Friday, July 8, 2011

On the Second Amendment: Gunwalker

Alright, so full disclosure. I'm a pretty strong supporter of people's rights in the United States to own guns, even if I don't exercise that right for myself. It's always been my belief that the right to arm oneself is an expression of trust in one's citizens, trust that is critical when you depend on those people to choose your government representatives. The loss of those rights opens the way for tyranny, whether that of a foreign nation, a politician with influence over the official military, or some gang of punks down the way that the cops don't want to bother with. So I typically view any attempt to ban or manipulate the ownership of guns with a pretty jaded eye, even if I believe that the efforts are motivated by good intentions.

The recent news over Gunwalker, also known as operation 'Fast and Furious' at the ATF has not lessened my skepticism. For those who are experiencing grim feelings of foreboding, it's probably because the ATF is involved in an operation named after such a crappy, crappy movie, but that's besides the point.

The ATF is the federal organization in charge of enforcing the laws regarding alcohol and tobacco, along with guns and other weapons. If somebody wants a license to sell guns legally, they have to go to the ATF, presumably so they can make sure you aren't going to be selling them to criminals. If you want a license to buy a gun, once again the ATF will be in charge of making sure you aren't a felon or crazy person or something. If a state bans a particular type of gun, such as semiautomatic rifles, sniper rifles or other weapons, the ATF kicks down the doors and takes them. That's their job. Kinda.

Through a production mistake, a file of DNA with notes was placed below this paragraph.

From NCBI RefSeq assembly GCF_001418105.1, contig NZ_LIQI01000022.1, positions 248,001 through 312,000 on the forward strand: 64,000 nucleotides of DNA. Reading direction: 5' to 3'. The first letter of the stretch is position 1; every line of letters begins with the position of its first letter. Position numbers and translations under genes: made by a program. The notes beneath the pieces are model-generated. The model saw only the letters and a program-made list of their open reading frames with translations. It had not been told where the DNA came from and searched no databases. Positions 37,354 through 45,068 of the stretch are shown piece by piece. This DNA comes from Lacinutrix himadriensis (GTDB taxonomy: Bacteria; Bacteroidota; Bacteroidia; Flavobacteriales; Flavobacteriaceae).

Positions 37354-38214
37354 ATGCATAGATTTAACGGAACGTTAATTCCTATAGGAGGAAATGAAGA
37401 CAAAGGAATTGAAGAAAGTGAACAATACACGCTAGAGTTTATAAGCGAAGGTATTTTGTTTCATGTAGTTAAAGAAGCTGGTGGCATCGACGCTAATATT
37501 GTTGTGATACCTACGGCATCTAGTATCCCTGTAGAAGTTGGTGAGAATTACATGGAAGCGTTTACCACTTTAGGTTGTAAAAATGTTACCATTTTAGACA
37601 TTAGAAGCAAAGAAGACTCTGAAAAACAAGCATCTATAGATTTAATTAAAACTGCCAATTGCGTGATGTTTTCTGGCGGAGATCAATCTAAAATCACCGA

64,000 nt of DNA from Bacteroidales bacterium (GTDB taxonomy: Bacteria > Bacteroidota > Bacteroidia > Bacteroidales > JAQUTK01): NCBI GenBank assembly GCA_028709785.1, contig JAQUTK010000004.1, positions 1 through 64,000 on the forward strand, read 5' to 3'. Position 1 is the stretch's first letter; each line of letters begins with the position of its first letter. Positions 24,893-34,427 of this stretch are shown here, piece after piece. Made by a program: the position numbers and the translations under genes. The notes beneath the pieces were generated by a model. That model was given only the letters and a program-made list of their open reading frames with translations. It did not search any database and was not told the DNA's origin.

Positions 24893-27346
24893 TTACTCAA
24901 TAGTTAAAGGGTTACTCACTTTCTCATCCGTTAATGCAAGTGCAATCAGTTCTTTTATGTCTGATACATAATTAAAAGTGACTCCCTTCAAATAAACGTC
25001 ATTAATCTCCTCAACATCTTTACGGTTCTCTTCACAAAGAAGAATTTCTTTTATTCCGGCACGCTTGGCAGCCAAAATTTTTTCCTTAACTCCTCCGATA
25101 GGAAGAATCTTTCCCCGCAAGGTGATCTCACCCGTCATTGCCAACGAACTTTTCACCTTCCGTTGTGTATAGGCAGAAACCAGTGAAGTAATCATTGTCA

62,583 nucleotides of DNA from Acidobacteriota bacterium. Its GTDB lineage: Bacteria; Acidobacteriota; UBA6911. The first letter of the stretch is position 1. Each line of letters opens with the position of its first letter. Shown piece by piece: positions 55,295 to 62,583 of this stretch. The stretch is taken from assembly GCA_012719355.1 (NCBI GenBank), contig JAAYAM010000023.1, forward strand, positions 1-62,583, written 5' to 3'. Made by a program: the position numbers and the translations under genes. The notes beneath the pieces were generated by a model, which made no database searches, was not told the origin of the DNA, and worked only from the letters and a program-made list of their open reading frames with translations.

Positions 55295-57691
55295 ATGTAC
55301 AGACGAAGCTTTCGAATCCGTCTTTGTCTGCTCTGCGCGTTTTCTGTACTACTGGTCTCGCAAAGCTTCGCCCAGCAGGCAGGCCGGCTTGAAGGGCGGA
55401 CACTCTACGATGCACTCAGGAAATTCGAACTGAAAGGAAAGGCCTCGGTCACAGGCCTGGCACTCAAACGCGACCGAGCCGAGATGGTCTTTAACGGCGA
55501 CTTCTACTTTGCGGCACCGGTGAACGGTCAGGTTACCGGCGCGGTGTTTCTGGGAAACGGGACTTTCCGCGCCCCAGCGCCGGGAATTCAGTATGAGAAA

You see, for the past little while the ATF has been forcing gun shop owners in Arizona and other areas to sell guns to gunrunners, who then sell them to the narcotrafficantes in Mexico. They likely threatened to take away the licenses for the shops--you know, the ones that supposedly mean you don't sell guns illegally--in order to provide sufficient leverage. The agents of the ATF watched through bugs, cameras and other means, while straw buyers walked into gun shops, purchased hundreds of semiautomatic weapons, sniper rifles and other guns, and walked out. They then traced the shipments to the border, but couldn't be bothered to continue their efforts after that. Mexico, who wasn't really consulted on the operation, has reported upwards of 150 deaths among their soldiers and law enforcement officers as a result of those guns, and at least two federal agents in the USA have been shot to death by them.

Let me repeat. While legal citizens of the United States have to literally take a suit all the way to the Supreme Court to own a handgun in Chicago, the ATF is funnelling guns to Mexican drug cartels by the hundreds. While someone is waiting days or weeks to recieve their concealed carry permit, the Zetas are getting their guns right away, all the better to kill mayors and police officers with in Mexico.

It's a common argument that strict gun control only keeps the guns out of the law abiding citizens, not the criminals, but does it have to be actual government policy? Seriously, how are we supposed to trust the government to regulate this stuff after this crap? When you have to honestly contemplate whether the senior officers of the gun control wing of the government need to be extradited to Mexico for gunrunning and felony murder, somethings horribly, horribly wrong, and I don't think the answer is 'more federal gun control.' Maybe that's just me, but I doubt it.

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